While it is possible New England could use one of those picks to draft Brady's replacement, the Green Bay Packers have chosen the heir apparent to 36-year-old Aaron Rodgers, trading up from 30th to 26th to select Utah State quarterback Jordan Love. 

The opening round concluded with the defending Super Bowl champions the Kansas City Chiefs selecting the first running back to bookend the first round with LSU picks, taking Clyde Edwards-Helaire – the 14th player drafted out of the SEC. 

Wide receiver is considered to be the deepest position in the draft, and six went in the first round – but none until 12, when Alabama's Henry Ruggs III became the first player ever selected by the Raiders in their new home of Las Vegas. 

While Las Vegas was not able to host the draft festivities this year, Goodell announced that the city has been awarded the 2022 draft, with the commissioner saying, "We think you deserve another shot".

 

First round selections:

1. Joe Burrow (Cincinnati Bengals)
2. Chase Young (Washington Redskins)
3. Jeff Okudah (Detroit Lions)
4. Andrew Thomas (New York Giants)
5. Tua Tagovailoa (Miami Dolphins)
6. Justin Herbert (Los Angeles Chargers)
7. Derrick Brown (Carolina Panthers)
8. Isaiah Simmons (Arizona Cardinals)
9. CJ Henderson (Jacksonville Jaguars)
10. Jedrick Wills Jr. (Cleveland Browns)
11. Mekhi Becton (New York Jets)
12. Henry Ruggs III (Las Vegas Raiders)
13. Tristan Wirfs (Tampa Bay Buccaneers)
14. Javon Kinlaw (San Francisco 49ers)
15. Jerry Jeudy (Denver Broncos)
16. A.J. Terrell (Atlanta Falcons)
17. CeeDee Lamb (Dallas Cowboys)
18. Austin Jackson (Miami Dolphins)
19. Damon Arnette (Las Vegas Raiders)
20. K'Lavon Chaisson (Jacksonville Jaguars)
21. Jalen Reagor (Philadelphia Eagles)
22. Justin Jefferson (Minnesota Vikings)
23. Kenneth Murray (Los Angeles Chargers)
24. Cesar Ruiz (New Orleans Saints)
25. Brandon Aiyuk (San Francisco 49ers)
26. Jordan Love (Green Bay Packers)
27. Jordyn Brooks (Seattle Seahawks)
28. Patrick Queen (Baltimore Ravens)
29. Isaiah Wilson (Tennessee Titans)
30. Noah Igbinoghene (Miami Dolphins)
31. Jeff Gladney (Minnesota Vikings)
32. Clyde Edwards-Helaire (Kansas City Chiefs)

Baltimore Ravens quarterback Lamar Jackson has put up statistics at every level that pundits have described as 'video game numbers'.

Now he will be the next featured athlete on the most successful football video game of all time.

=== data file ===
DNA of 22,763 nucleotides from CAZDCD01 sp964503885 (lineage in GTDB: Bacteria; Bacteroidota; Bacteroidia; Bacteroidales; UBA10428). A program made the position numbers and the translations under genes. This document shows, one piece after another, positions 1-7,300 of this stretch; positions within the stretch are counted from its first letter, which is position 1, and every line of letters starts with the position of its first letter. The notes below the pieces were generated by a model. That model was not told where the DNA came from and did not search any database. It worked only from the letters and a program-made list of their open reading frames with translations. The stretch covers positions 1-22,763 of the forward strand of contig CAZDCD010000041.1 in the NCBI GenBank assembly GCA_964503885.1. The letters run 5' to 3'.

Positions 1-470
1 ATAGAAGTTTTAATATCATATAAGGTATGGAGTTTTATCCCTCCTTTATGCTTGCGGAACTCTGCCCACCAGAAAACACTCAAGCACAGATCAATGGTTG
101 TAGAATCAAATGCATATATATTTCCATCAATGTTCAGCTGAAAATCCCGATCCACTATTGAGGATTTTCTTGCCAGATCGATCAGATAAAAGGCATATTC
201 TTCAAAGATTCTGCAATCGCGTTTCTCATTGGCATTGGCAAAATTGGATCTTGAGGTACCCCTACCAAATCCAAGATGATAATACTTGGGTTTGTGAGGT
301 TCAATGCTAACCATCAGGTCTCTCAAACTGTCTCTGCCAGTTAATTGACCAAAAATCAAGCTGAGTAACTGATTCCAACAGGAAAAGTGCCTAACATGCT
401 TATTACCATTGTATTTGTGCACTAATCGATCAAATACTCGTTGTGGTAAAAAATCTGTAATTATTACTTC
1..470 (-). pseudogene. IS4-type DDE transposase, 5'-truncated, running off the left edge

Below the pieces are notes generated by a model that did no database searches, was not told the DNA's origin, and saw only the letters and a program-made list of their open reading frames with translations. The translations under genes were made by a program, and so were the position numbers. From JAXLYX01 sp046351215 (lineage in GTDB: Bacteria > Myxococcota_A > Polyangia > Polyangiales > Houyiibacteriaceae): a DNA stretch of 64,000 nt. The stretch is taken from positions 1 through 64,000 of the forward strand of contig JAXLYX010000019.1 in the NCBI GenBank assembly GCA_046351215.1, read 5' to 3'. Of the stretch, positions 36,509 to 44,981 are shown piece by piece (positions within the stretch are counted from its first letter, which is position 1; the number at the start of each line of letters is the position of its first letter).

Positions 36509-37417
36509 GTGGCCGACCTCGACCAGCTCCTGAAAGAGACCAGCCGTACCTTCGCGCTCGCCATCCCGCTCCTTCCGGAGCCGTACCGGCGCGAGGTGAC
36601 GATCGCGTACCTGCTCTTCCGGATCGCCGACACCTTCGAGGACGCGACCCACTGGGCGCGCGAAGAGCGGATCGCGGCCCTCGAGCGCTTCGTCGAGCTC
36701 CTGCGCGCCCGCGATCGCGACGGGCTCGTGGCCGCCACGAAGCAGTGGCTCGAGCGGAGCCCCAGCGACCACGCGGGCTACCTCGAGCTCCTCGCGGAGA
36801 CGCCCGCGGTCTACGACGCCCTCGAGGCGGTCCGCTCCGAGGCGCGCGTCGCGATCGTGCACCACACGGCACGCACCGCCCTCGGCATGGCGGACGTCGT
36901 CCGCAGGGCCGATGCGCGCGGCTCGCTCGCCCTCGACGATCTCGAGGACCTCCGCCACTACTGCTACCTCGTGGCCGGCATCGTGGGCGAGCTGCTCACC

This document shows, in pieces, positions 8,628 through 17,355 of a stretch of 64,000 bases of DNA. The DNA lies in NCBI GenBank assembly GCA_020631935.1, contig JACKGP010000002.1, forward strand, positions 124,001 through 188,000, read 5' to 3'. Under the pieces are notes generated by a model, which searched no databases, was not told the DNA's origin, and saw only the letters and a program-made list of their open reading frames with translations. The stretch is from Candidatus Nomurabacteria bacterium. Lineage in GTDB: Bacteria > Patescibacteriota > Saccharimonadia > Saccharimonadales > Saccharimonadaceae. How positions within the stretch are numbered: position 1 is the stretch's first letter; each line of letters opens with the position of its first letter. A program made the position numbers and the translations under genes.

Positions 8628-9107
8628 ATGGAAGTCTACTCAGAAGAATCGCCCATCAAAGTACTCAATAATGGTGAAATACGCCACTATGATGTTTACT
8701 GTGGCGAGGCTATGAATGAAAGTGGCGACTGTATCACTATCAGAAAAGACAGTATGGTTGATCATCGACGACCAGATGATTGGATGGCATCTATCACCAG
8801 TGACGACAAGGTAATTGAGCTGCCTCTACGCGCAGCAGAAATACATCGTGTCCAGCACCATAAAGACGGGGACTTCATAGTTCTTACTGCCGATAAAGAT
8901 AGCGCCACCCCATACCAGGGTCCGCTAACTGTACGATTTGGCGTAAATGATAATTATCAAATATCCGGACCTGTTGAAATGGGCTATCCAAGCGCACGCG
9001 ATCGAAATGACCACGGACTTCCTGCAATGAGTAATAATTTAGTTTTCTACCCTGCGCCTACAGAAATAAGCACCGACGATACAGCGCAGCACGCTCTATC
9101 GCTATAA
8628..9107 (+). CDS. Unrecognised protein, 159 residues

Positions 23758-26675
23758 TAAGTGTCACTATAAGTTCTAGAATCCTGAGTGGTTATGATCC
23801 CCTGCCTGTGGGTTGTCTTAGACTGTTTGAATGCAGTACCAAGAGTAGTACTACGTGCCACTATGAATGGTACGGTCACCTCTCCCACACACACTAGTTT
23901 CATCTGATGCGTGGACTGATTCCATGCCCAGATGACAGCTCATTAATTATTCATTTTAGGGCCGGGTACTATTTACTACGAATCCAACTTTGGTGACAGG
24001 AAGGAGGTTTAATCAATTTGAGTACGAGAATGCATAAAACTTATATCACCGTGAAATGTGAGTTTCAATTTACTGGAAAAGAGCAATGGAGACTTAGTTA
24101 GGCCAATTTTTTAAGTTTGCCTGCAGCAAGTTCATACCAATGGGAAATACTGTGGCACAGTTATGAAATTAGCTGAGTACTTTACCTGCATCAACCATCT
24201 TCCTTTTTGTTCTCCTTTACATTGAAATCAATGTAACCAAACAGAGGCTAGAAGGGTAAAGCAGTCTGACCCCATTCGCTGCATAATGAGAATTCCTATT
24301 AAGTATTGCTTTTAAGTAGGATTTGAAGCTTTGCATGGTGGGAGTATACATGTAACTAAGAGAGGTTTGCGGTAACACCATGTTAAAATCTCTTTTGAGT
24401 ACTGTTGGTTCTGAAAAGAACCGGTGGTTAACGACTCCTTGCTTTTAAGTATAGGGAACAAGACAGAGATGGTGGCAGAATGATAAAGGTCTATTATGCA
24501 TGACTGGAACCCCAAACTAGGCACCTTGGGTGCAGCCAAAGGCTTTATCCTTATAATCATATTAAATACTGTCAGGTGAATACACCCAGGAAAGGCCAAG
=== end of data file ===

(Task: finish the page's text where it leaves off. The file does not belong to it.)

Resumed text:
The reigning MVP confirmed that his likeness would be on the cover of Madden NFL 21 on Tuesday in a video posted on the team's Twitter feed.  

The venerable video game franchise produced by EA Sports has sold over 130 million copies since its inception in 1988 and trails only the company's FIFA offering as the best-selling sports video game franchise ever.  

Jackson's 2019 MVP campaign and multi-faceted skillset – the kind that translates best to gaming and endears him to younger fans – made him a clear choice to be the series' next cover athlete.  

Legendary announcer John Madden, who the game is named after, was on the cover for its first dozen years, but ever since Tennessee Titans running back Eddie George appeared on Madden NFL 2001, the Madden cover has served as a time capsule of the hottest names in the sport, year-by-year.  

Some fans, however, have come to believe in a 'Madden curse', which dooms the cover athlete to a poor or injury-prone season the year that the game is released.  

Minnesota Vikings quarterback Daunte Culpepper had his passer rating drop nearly 15 points from the previous season while on the cover of Madden NFL 02, and Michael Vick started just four games for the Atlanta Falcons while gracing the cover of Madden NFL 04.  

Donovan McNabb missed seven games in 2005, Shaun Alexander's yards from scrimmage dropped by over 1,000 from 2005 to 2006, and Vince Young managed just nine touchdown passes to 17 interceptions in 2007 – and so the list continues.  

Jackson, however, does not buy into such a superstition, pointing out that the Kansas City Chiefs' Patrick Mahomes was on the cover of Madden 20 after his MVP campaign and went on to win the Super Bowl in February.